A HTML form can allow people to enter data through a web page. This data can then be processed by their computer, or sent to the web-server and processed there. HTML forms can be used in many different ways. The most common use of a HTML form is to send a search query to a search engine, as with, for example, Google. This HTML form tutorial will give you all the information you need to start making your own HTML forms.
HTML form tutorial – basic elements
Each HTML form element corresponds to a pair of HTML tags. All of these are enclosed in the form tags <form></form>. The <form> tag attributes are used to configure the behavior of the form (how the form data will be processed).
The most common HTML form element is the <input> element. By setting the ‘type’ attribute, you can make the input element appear in a variety of different ways. A list follows:
type=”text”, a text field allowing a single line of text;
type=”checkbox”, a single checkbox;
type=”radio”, a single radio button;
type=”file”, a file selection control which can be used to upload a file;
type=”reset”, this creates a special button that when pressed will clear the values in the form;
type=”submit”, a submit button, the action of this button is determined in the ‘action’ attribute of the enclosing <form> tag.
type=”readonly”, a text field containing text that cannot be edited, often appears dimmed/grayed;
type=”hidden”, a text field that is not visible to the user, its data will be processed just the same as any other HTML form element;
type=”button”, a general purpose button, scripting code can be attached to it so that the desired action is performed;
type=”password”, a text field which will not show the characters typed into it, usually they will appear as asterisks so to hide the entered text from view.
Other form elements are created using a specific tag rather than the <input> tag, these are:
<button>, a general purpose button, similar to <input type=”button”> but it allows for greater variation including the use of images;
<selection list>, use this to create a drop-down list;
<textarea>, this form element creates a large box for entering multi-line text.
HTML Form Tutorial – labels
Labels are automatic for some HTML form elements, for instance buttons, but other HTML form elements like text fields and checkboxes do not have automatic labels. For these HTML form elements there is the <label> tag. Correct use of the label tag means that each label is associated with exactly one form element.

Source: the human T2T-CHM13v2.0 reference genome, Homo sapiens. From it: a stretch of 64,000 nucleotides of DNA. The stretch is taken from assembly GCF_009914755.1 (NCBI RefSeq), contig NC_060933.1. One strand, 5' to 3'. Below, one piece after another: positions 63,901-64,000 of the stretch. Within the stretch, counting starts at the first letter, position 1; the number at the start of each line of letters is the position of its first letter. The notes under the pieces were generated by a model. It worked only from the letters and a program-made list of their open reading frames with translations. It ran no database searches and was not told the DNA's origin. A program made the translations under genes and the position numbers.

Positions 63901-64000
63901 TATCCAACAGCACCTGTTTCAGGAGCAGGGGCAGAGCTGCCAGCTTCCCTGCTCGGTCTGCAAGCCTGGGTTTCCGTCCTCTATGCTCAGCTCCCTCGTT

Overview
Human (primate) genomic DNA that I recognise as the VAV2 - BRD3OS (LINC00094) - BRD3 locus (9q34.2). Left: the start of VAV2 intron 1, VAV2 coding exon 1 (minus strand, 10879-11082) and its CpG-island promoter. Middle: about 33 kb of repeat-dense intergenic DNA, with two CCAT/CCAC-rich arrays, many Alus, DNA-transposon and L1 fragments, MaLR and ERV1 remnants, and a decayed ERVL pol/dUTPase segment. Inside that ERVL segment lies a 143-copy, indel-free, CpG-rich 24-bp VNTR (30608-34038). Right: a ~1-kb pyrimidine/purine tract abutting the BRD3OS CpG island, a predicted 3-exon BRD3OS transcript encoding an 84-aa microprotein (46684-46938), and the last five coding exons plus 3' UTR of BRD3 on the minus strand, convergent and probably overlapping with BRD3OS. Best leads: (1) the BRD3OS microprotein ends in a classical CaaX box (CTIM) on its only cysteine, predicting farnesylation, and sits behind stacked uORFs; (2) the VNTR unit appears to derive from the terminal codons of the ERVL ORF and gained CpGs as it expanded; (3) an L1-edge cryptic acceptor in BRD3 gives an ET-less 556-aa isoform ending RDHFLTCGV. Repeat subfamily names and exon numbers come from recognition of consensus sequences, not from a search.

To apply a label to a form element, wrap the form element tag(s) with <label> tags. For example: <label><input type=”checkbox”>Label text</label>.
Another method for a applying a label to a form element is to use the ‘for’ attribute on the label tag. For example <label for=”my_checkbox”>Label text</label>. You then use a corresponding ‘id’ attribute on your form element: <input type=”checkbox” id=”my_checkbox”>.
HTML Form Tutorial – access keys
Access keys allow a user to give focus to a variety of HTML elements. This occurs when the user presses the designated key on their keyboard. The operation can differ depending on the user’s computer operating system; on a windows machine, the user will need to old the ‘alt’ key, on a Mac system the user will need to hold the ‘cmd’ key.
When using labels, the access key is generally attributed to the label of the form element. For instance, <label accesskey=”s”><input type=”text”>Search:</label>. In this example, when the user presses “alt-s” on a windows machine, the focus go to search field, meaning a cursor would appear in the search field. Access keys can be set on the following elements: <a>, <area>, <input>, <label>, <legend> and <textarea>.
HTML Form Tutorial Scripting
Forms may be combined with a variety of scripting languages in order to create dynamic web sites.
With server-side scripting, the data is processed on the webserver. A common scripting language used is PHP, but there are many others. Server-side scripting can ensure the security of the data processing, and ensure that the data is processed the same way for every user. The ‘method’ attribute on the <form> element determines how the data is sent to the sever. With method=”get” the data is appended to the URL, the script on the server must then anticipate this and process the data accordingly. With method=”post”, the data is sent directly to the webserver. Method=”post” allows for no limit on the amount of data being sent, and also for the data to be encrypted. Techniques for accessing method=”post” data will vary depending on the server-side scripting language being used.